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Officials work to improve access for disabled voters

by Tom Sissom | July 28, 2019 at 2:22 a.m.

FAYETTEVILLE -- Mats designed for use in horse stalls will help Washington County election officials make polling places accessible to disabled voters.

Jennifer Price, the county's election coordinator, briefed the commission this month about purchases she plans to make to bring the county's 46 polling places into compliance with the Americans with Disabilities Act.

Price said improved signs are needed most, but some polling places need improvements to parking lots, even if they are only temporary.

The Americans with Disabilities Act requires flat, sturdy surfaces for accessible parking areas and pathways to sidewalks or building entrances. Price said she has a number of polling places with grass or gravel parking lots, many of them churches, which are normally exempt from the law's requirements but have to meet those standards when used for voting.

"We did some research, and one of the things we looked at is outdoor festivals and how they accommodated the ADA," Price said.

The solution, Price said, is to use mats to create parking areas and pathways.

"We're using these horse stall mats we get from Tractor Supply stores," Price said. "If we've got a gravel parking lot, we create a space with traffic cones and place the mats so they can park and get out of vehicles and then get to the polling place. They're flexible but heavy enough they stay in place, and they are the right width for what we need."

Price said she plans to buy 25 of the mats for about $1,000. She also plans to buy accessible parking signs and temporary stands for about $5,600. Thresholds, small ramps that fit over door frames, are also needed so voters in wheelchairs can get into some buildings.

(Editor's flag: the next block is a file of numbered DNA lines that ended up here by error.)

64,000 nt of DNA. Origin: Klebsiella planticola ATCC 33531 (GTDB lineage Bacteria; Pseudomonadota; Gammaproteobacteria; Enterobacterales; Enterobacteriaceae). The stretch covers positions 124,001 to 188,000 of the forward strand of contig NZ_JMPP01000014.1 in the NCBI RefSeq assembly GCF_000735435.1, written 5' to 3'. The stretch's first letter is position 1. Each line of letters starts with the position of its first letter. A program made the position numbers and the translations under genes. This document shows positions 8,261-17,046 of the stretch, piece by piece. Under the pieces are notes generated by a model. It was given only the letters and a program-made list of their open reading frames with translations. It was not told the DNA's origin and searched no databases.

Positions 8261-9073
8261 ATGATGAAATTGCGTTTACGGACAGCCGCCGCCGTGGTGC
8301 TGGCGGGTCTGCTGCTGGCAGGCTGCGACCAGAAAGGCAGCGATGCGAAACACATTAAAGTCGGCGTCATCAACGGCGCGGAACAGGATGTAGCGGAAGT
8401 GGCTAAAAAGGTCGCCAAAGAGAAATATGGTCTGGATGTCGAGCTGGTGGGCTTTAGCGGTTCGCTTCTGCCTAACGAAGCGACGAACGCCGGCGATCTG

Kim Dennison, election coordinator for Benton County, said officials may move two polling places because the locations have gravel or grass parking.

Renee Oelschlaeger, head of the Washington County Election Commission, said the commission has sought to be proactive.

"We've always been careful about doing what we can to comply with the ADA," Oelschlaeger said. "Some of our polling sites make that more difficult than others, mostly the more rural sites."

Polling places in both counties were reviewed in 2018 by representatives of Disability Rights of Arkansas, a nonprofit group that receives federal grant money to work toward Americans with Disabilities Act compliance in elections, among other issues.

The group detailed potential problems in both counties, with lack of proper signs the most common problem. Inadequate parking on gravel or grass at some rural locations was also mentioned.

Thomas Nichols, director of legal and advocacy services for the group, said representatives inspected more than 1,000 polling places in Arkansas before the 2018 elections and plans to do similar inspections again before the 2020 vote. Nichols said he is pleased with the response from both Benton and Washington counties.

"More than anything, we wanted them to be aware of the problems in time to make corrections," Nichols said.

Metro on 07/28/2019

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